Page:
The unbearable flatness of the present

What shocked me about Yeovil was that the town had no museum open to the public. The Museum of South Somerset closed about ten years ago and its collections were put into store, available for inspection on request but not to the casual visitor. I could not imagine that this would still be the case ten years later but it is so. It’s depressing that a town of 45,000 people, large by Somerset standards, should have so little interest in its history (that sentence requires unpacking, of course, – who has so little interest, which politicians, which sections of the population and what history?).

With tough government cuts to local government finance, the ruling local politicians clearly did not regard the history of the town as so important as to spare it from the axe. And lean local government, doing what it is bound to do by statute and leaving other responsibilities to the private sector has been the spirit of the age. I’ve not been aware either of popular unrest at the lack of a museum. although I’m sure that I’m not alone in deploring it.

Museums haven’t disappeared altogether – there is a motor museum at Sparkford not far away, a museum on the history of the naval air force at the Yeovilton air base. And various museums of rural life and those attached to country houses such as Montacute. But these are private businesses, perhaps of good quality but giving only a partial, specialised view of the past. However, they seem to thrive and to have captured the public’s interest in the way that the public local museum’s dutiful plod from the artefacts of pre-history through the various local industries does not. The development reminds me of the waning and disappearance of the old department stores and their replacement by small specialized shops.

Even the museums that are open worry about lack of interest in their collections and how to increase footfall (and revenue). It’s not hard to understand the temptation to attract the public by more aggressive marketing and to make the museum into entertainment. But I think this road is full of pitfalls and I don’t like it. The chatty circulars even from the venerable British Library make me cringe. I hope very much that the wonderful Victorian room at the Dorset County Museum in Dorchester with Thomas Hardy’s study will survive the makeover. But reading about the tour of Dippy the Dinosaur while the museum was otherwise closed and looking at the bookshop, a shadow of its former self, with a justified selection of Hardy’s novels on display together with  a heap of anywhere items, doesn’t make me feel optimistic. Hopefully, it will be better when the Covid-delayed move back is completed.

Jimmy’s fete and Caentel’s weorp

Yesterday, I went by train on the fine country branch line from Yeovil to Dorchester, across the river valley and then into the limestone hills through Yetminster, where you change for Ryme Intrinseca and through Maiden Newton for Cerne Abbas with its scanty monasterial remains and the chalk giant on the hillside, once visited by women of the tract wanting to improve their fertility (not sure whether the giant worked for men as well but I kissed my then wife while looking at it and have four children in all, one pre-giant and three post-giant so there may be something in it).

Dorchester is the county town and also the cultural centre of the county with its records office and museum which has a good library of Dorset books. I wanted to check what they had on church history, especially on the ambitious programme of rebuilding in the nineteenth century (after eighteen century neglect, the authorities were perhaps eager to promote the church as a means of social control against the background of the French revolution and the expressions of discontent about the suffrage).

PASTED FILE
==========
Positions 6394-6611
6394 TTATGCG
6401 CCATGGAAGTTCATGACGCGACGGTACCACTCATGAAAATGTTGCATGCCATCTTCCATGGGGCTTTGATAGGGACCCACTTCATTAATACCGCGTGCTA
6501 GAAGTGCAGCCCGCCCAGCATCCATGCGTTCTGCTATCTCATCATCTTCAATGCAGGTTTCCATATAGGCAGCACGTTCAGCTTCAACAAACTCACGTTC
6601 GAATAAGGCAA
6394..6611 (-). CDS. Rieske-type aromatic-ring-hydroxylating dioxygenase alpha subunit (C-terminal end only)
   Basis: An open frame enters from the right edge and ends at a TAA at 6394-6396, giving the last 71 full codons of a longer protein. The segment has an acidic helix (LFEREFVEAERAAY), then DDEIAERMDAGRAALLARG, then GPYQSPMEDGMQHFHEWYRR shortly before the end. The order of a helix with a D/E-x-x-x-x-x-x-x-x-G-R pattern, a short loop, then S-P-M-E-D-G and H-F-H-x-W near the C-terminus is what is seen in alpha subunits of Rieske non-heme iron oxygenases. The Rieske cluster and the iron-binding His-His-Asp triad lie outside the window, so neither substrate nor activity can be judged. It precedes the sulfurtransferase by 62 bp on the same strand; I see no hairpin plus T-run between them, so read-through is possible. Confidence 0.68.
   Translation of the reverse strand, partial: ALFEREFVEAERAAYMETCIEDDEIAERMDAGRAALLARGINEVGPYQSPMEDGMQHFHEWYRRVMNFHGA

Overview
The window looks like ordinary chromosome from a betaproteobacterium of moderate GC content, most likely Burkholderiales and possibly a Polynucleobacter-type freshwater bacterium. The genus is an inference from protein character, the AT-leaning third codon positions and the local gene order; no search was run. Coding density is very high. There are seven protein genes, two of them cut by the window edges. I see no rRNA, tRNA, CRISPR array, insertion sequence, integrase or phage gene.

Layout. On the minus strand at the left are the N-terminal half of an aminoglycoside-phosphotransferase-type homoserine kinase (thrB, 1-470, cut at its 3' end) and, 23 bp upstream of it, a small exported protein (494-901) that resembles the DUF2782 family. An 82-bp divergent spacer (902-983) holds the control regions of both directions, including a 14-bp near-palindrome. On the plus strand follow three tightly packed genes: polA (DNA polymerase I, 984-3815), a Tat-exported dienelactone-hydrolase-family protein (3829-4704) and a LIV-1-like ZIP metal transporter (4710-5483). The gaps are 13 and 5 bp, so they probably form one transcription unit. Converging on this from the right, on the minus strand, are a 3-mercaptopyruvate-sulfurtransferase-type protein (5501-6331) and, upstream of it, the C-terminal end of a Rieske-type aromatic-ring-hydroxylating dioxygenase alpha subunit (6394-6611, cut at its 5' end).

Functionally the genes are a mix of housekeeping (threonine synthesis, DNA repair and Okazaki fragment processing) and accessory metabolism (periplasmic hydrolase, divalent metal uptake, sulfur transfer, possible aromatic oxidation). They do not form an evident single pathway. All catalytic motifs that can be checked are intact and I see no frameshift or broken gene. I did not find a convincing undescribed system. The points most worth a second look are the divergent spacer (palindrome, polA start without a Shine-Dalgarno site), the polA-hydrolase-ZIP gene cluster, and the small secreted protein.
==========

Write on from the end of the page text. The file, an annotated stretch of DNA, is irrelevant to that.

I found a few interesting books but there wasn’t as much as I’d hoped. Nineteenth-century church restoration does seem to be something of a gap to be filled by research. Perhaps the diocesan (church) library at Salisbury would offer more.

I have to think, however, about how much time and effort I’m prepared to devote to this subject. My aim is to have a living relationship with Dorset and to be able to understand what I’m looking at/reading about. I like to be able to dip into Dorset from time to time but don’t want the study of Dorset to close over my head so that there is no room for other things that interest me. I now feel that I know enough about Dorset churches to have a framework for further visits and thought but I should probably move on to another topic rather than becoming engrossed in the equivalent of a PhD. Among other things, I’d like to look at the large houses of the county, their architecture, of course, but also their effect on the community around them, on enclosure, agriculture and on landholding over the past couple of hundred years and up to the present.

Again up to a certain level without getting bogged down so I shall probably decide to read about this for a definite period.

After I’d done the serious stuff, I started browsing through the rest of the museum library’s collection. Surprisingly they still have a card index. The Museum obtained a large amount of lottery funds for an extensive rebuilding and extension. Their move back into the building was probably seriously delayed by covid so they had not really settled down in their refurbished quarters. I’m very nervous about the rebuild as I fear that the process of making the museum more “community-friendly” may damage some of the things I loved about the old museum, but that’s a long topic for another blog post.

I found some information about my great great grandfather in an old book of reminiscences about my ancestor’s village Marnhull published by the Women’s Institute in 1940, reproduced below. It’s not the most flattering story but I think that my popping up in St Gregory’s Church in sackcloth and ash to make an official apology on behalf of the latter day Kendall family for their nineteenth-century loose chatter might be overdoing it a bit.